Your Coffee May Have Some Health Perks, but Can Brew Trouble in People With Certain Conditions
Melinda Beck writes in the Wall Street Journal that judging by recent headlines, coffee could be the latest health-food craze, right up there with broccoli and whole-wheat bread.
But don’t think you’ll be healthier graduating from a tall to a venti just yet. While there has been a splash of positive news about coffee lately, there may still be grounds for concern.
This month alone, an analysis in the Archives of Internal Medicine found that people who drink three to four cups of java a day are 25% less likely to develop Type 2 diabetes than those who drink fewer than two cups. And a study presented at an American Association for Cancer Research meeting found that men who drink at least six cups a day have a 60% lower risk of developing advanced prostate cancer than those who didn’t drink any.
Earlier studies also linked coffee consumption with a lower risk of getting colon, mouth, throat, esophageal and endometrial cancers. People who drink coffee are also less likely to have cavities, gallstones, cirrhosis of the liver, Parkinson’s disease and Alzheimer’s disease, or to commit suicide, studies have found. Last year, researchers at Harvard University and the University of Madrid assessed data on more than 100,000 people over 20 years and concluded that the more coffee they drank, the less likely they were to die during that period from any cause.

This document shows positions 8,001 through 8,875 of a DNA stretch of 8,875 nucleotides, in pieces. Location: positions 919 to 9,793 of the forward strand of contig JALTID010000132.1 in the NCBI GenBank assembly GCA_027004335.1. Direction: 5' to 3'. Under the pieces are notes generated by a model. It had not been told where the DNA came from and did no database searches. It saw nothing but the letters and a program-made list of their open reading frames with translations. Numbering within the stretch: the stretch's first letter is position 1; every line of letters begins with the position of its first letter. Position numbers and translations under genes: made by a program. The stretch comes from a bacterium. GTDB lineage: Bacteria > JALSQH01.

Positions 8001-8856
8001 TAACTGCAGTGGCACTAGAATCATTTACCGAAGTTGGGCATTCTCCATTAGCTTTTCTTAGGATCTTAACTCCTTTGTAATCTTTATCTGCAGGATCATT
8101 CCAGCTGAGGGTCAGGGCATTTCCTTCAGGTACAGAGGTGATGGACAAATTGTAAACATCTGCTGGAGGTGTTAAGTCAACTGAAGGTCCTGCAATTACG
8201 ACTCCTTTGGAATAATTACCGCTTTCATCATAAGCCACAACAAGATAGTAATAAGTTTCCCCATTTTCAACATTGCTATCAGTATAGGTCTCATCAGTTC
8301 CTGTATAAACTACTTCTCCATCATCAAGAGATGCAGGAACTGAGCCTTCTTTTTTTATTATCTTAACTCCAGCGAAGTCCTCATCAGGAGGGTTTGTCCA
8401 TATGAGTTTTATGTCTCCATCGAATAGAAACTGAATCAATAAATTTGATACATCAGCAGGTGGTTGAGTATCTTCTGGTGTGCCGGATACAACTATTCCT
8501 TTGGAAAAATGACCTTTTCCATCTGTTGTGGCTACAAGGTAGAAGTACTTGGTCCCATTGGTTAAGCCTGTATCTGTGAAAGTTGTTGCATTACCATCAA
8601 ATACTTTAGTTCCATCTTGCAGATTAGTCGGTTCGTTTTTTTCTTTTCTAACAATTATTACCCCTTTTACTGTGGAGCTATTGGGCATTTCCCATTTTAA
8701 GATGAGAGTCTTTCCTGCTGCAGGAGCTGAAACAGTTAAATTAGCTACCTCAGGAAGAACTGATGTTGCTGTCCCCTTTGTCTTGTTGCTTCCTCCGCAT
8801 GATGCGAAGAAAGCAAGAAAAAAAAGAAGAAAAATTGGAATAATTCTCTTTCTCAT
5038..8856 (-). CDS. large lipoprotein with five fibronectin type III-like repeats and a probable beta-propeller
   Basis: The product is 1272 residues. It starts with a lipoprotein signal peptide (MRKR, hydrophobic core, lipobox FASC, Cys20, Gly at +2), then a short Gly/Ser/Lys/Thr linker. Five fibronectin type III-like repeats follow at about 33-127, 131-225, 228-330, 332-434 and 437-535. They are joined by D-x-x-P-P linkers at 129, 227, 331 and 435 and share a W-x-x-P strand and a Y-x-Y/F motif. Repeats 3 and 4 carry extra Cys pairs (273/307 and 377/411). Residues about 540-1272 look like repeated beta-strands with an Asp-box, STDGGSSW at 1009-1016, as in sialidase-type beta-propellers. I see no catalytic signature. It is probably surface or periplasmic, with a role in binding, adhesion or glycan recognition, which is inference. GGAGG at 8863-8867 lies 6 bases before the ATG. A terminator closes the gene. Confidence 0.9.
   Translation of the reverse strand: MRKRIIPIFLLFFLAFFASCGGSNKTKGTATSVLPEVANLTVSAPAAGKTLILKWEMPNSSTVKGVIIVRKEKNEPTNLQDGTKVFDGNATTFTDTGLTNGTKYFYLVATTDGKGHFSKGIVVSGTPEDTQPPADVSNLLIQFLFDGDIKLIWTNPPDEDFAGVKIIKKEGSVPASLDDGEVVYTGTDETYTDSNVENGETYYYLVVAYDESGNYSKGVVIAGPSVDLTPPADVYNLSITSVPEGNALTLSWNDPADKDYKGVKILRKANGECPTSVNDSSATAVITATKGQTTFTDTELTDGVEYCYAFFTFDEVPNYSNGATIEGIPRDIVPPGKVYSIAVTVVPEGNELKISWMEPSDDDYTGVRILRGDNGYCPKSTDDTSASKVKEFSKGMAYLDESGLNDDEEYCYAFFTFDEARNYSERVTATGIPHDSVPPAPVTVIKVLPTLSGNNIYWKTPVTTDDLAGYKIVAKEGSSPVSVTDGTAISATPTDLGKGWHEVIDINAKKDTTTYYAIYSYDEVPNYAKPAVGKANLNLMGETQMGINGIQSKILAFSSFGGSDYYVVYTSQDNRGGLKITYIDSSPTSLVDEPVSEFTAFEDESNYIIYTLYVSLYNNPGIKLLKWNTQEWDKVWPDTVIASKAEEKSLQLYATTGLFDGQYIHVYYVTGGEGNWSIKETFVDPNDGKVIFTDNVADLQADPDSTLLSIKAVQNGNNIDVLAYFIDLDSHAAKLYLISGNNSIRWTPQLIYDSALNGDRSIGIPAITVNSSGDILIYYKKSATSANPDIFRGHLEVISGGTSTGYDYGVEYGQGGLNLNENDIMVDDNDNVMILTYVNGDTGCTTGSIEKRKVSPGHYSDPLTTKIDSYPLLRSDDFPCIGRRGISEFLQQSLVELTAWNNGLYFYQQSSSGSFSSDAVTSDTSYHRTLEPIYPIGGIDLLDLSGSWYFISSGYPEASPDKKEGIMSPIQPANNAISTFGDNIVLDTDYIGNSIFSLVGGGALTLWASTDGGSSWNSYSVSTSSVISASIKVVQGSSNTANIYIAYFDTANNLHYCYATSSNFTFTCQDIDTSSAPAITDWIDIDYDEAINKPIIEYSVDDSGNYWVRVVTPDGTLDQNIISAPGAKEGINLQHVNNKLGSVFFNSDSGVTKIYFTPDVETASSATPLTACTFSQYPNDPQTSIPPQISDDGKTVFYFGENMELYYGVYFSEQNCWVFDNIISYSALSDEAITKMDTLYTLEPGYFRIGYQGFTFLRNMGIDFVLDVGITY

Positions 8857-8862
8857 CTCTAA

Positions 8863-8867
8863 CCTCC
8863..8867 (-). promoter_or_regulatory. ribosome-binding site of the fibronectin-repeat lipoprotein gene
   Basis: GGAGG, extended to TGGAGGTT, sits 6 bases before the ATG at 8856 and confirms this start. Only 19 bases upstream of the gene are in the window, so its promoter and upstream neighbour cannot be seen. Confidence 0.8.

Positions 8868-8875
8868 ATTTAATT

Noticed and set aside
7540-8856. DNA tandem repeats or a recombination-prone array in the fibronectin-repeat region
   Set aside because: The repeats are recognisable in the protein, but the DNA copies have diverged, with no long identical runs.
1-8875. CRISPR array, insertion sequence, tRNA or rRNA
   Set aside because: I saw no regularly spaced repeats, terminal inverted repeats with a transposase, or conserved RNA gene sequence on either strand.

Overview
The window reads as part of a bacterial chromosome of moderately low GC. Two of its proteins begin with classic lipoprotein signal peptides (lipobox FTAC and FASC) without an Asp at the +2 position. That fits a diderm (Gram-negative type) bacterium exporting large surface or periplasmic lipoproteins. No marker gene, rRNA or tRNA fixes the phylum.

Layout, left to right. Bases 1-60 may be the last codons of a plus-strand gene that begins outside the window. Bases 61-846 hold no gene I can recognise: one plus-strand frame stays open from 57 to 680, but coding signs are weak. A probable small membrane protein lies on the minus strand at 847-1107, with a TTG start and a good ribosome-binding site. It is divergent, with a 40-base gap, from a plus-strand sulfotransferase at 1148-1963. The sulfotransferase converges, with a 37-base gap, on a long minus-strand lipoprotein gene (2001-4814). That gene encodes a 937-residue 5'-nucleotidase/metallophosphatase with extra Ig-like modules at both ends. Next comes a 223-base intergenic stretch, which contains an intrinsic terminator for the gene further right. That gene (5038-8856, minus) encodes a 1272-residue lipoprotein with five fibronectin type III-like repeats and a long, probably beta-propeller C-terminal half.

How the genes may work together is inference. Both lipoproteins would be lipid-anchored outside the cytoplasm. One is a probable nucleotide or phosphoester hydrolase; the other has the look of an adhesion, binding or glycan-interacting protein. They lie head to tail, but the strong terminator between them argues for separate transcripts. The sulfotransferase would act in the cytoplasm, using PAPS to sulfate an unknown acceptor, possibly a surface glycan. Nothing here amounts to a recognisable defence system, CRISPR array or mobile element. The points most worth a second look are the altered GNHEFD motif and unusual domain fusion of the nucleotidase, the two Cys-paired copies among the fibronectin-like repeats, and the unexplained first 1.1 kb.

Watch a Video interview of Melinda Beck:
But those studies come on the heels of older ones showing that coffee—particularly the caffeine it contains—raises blood pressure, heart rate and levels of homocysteine, an amino acid in blood that is associated with stroke and heart disease. Pregnant women who drink two or more cups of coffee a day have a higher rate of miscarriages and lower birth-weight babies; caffeine has also been linked to benign breast lumps and bone loss in elderly women. And, as many people can attest, coffee can also aggravate anxiety, irritability, heartburn and sleeplessness, which brings its own set of problems, including a higher risk of obesity. Yet it’s just that invigorating buzz that other people love and think they can’t get through the day without.
Why is there so much confusion about something that’s so ubiquitous? After all, some 54% of American adults drink coffee regularly—an estimated 400 million cups per day—and coffee is the second most widely traded commodity in the world, after oil.
Read more at: Wall Street Journal